CALGARY - The federal government is asking universities, companies and others to help the military with several pressing challenges, including how to better treat PTSD, increase female recruitment, monitor Canada's waterways and defend against cyberattacks.
The request was made by Defence Minister Harjit Sajjan on Monday and comes with some hefty financial incentives: $313 million for various projects over the next five years and a total $1.6 billion over the next 20 years.
"Our government will look beyond the traditional defence community and scientists and look to all Canadians to find the solutions we need to support, equip and train our service members," Sajjan said at the University of Calgary.
The Liberals initially announced the Innovation for Defence Excellence and Security program in last year's defence policy, but potential partners are only now being allowed to apply for funding and begin working in earnest.
The government has identified a total of 16 specific defence and security challenges that it hopes to address with the initial funds, which also includes working with artificial intelligence and improving soldier performance.
"Innovation, technology and research are critical to Canada's security and safety," Sajjan said. "They help us mitigate threats, stay ahead of our enemies and meet evolving security challenges around the world."
The previous Conservative government made a concerted push to grow the defence industry by setting aside millions of dollars to develop new products for global markets, particularly in areas where Canada already had an advantage.
But defence officials said during a technical briefing that the new funds aren't specifically intended to support industry, but to come up with solutions to problems facing the military more quickly; any commercial benefits will be a bonus.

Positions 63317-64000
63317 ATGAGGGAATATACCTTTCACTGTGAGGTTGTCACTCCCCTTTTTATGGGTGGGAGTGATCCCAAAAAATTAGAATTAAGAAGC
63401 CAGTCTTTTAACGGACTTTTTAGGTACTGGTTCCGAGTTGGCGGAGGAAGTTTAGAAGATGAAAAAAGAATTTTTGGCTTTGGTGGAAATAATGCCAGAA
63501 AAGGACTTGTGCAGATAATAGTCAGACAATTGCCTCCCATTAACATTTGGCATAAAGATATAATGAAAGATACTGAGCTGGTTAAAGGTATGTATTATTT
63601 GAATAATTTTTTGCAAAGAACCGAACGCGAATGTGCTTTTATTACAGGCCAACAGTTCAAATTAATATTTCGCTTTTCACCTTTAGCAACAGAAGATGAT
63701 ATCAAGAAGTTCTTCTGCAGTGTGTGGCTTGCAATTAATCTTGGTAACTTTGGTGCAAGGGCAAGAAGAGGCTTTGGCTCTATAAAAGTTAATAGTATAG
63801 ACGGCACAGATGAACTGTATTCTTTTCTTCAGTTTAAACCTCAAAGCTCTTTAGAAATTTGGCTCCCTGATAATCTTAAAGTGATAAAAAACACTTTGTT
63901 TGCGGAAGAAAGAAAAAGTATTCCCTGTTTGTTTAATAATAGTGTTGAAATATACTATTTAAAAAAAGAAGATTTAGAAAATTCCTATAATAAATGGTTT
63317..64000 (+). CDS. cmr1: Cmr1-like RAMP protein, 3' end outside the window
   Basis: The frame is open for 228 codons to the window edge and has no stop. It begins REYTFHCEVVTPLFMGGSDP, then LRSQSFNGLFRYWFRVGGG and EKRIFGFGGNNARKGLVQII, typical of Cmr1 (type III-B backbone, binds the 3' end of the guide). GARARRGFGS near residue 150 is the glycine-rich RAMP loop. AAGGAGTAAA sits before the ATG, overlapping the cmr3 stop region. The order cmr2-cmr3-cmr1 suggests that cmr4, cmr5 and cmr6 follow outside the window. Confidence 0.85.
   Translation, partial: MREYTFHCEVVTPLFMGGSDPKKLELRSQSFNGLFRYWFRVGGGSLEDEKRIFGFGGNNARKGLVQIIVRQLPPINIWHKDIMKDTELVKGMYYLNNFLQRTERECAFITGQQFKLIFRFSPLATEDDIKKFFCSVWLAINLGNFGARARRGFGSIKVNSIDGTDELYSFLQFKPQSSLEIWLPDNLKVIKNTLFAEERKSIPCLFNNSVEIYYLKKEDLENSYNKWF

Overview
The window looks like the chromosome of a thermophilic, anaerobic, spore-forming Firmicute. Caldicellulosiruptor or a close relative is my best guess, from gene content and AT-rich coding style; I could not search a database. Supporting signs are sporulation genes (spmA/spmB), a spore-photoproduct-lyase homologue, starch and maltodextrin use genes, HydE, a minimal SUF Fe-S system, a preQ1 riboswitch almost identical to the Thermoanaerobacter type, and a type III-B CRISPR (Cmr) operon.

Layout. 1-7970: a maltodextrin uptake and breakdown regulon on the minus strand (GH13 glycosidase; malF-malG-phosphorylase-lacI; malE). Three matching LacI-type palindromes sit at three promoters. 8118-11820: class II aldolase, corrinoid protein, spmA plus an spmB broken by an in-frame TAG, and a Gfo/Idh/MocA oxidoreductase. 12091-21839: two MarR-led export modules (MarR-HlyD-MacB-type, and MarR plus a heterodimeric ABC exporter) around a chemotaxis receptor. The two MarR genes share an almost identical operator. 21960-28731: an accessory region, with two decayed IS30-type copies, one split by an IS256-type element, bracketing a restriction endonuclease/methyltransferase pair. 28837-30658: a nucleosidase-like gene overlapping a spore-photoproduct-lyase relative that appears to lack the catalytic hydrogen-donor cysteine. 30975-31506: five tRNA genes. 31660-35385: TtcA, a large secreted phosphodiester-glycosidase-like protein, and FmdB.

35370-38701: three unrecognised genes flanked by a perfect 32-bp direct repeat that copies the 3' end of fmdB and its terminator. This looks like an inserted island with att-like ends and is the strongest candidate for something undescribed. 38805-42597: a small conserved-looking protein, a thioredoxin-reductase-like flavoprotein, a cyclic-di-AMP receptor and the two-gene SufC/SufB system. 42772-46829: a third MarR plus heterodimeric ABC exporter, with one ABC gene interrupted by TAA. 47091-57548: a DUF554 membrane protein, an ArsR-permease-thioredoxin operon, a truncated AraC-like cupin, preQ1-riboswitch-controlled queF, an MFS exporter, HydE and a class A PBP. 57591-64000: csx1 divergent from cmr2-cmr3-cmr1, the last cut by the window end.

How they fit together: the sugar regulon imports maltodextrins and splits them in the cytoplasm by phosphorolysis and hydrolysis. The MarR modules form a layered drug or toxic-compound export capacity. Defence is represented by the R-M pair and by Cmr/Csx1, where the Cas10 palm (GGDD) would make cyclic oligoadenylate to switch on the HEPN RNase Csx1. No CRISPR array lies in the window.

Sajjan nonetheless indicated that the government would make allowances to help companies and others develop their ideas, including testing products in the field with the Canadian Forces.
The list of areas that the government is targeting also includes monitoring social media, identifying the source of cyberattacks, non-GPS navigation and identifying objects in space.
Canada's defence industry has seen several hits and misses in recent years, including several deals that have raised questions about human rights and Canada's moral standing.
Those include a $15-billion contract with Saudi Arabia for the provision of light-armoured vehicles and the planned sale of military helicopters to the Philippines, which Philippine President Rodrigo Duterte scrapped following an uproar in early February.
The Canadian Association of Defence and Security Industries, which represents about 800 defence companies, says the sector employs about 63,000 people and generates $10 billion in annual revenues — 60 per cent of which come from exports.